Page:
Ex-Ferrari boss admits concern as he makes ‘leader’ claim

Luca di Montezemolo previously served as president of Ferrari, before resigning in 2014.

Ferrari are a team in turmoil at the moment, currently without a team principal after the resignation of Mattia Binotto and on a title drought since 2008.

The Scuderia had released a statement in support of Binotto following a below par season, which saw the team comprehensively beaten by Max Verstappen and Red Bull in both championships, only for the Swiss to resign days later.

The team principal role at Ferrari has become somewhat of a poison chalice in recent times, and it seems as if this opinion is shared by many in the paddock, as McLaren’s Andreas Seidl and Red Bull’s Christian Horner have been quick to reject any invitation from Ferrari.

The obvious and most likely candidate for the role was Alfa Romeo’s Fred Vasseur, who could easily make the set-up from Ferrari’s affiliate team without too many complications.

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However, with the Audi project on the horizon, it has been suggested by German reports that Vasseur has turned down the chance to replace Binotto at Ferrari, choosing to stay where he is for the time being.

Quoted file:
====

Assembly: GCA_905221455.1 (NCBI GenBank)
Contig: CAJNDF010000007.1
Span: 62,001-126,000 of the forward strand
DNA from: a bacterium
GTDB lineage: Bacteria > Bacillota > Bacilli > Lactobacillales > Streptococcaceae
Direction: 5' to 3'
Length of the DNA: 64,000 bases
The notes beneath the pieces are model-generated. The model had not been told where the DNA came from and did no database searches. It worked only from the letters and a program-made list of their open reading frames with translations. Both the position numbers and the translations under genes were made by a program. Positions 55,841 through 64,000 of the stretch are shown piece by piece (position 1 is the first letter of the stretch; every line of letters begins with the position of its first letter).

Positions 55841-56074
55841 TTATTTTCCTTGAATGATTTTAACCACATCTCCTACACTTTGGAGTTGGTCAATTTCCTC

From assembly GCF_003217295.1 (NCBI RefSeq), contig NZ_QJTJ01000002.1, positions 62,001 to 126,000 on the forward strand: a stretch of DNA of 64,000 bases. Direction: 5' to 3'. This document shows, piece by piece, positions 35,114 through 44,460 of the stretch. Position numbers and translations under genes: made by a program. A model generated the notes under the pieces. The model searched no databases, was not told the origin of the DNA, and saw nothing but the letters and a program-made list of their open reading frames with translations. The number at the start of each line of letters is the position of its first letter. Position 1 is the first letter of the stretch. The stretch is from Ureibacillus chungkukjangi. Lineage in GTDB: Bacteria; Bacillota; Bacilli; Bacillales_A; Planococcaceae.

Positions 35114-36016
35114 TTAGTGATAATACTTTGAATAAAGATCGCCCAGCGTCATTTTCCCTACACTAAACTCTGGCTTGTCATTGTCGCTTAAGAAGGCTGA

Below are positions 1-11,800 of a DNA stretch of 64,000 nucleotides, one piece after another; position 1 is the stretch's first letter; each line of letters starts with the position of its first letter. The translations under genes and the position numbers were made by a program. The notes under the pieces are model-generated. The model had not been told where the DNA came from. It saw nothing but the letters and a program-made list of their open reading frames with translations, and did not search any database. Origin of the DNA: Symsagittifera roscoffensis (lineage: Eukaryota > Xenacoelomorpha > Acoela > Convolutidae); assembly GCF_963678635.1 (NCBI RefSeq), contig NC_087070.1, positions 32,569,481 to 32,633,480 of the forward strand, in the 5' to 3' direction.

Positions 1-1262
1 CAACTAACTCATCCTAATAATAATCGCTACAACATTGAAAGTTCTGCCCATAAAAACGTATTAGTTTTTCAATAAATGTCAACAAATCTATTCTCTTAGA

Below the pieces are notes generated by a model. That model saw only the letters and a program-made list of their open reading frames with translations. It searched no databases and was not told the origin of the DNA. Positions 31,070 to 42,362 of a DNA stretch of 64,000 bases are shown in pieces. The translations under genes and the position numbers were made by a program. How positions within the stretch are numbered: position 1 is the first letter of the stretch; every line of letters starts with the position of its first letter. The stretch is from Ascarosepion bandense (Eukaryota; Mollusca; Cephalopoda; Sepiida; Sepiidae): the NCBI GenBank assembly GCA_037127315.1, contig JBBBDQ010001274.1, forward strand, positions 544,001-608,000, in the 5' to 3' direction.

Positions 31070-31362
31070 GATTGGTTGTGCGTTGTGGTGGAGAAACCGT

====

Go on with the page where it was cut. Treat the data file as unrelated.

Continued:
Vasseur’s decision leaves Ferrari without an obvious candidate to replace their departing team principal, and former president of the team Luca di Montezemolo has expressed is concern over his former team’s situation.

“I’m sorry about the situation at Ferrari and I’m worried,” said the Italian.

“In these moments, since I really care about Ferrari, I prefer not to comment other than to note that it seems to me to be a company without a leader.”

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It has been understandably suggested that Ferrari are not looking to promote from within, rather preferring to appoint an external candidate to replace Binotto, however with their advances being rejected by their ideal targets, Ferrari are running out of options.

Laurent Mekies would be the clear choice should the Scuderia be forced to promote from within, with Mekies serving as Binotto’s assistant and therefore having a strong understanding of the way Ferrari works and what possibly went wrong in 2022.

Binotto continues to defend his team’s poor performance last season, claiming that it was never in their plan to challenge for the championship in the first year of the new regulations, so a second-place finish should be seen as a success.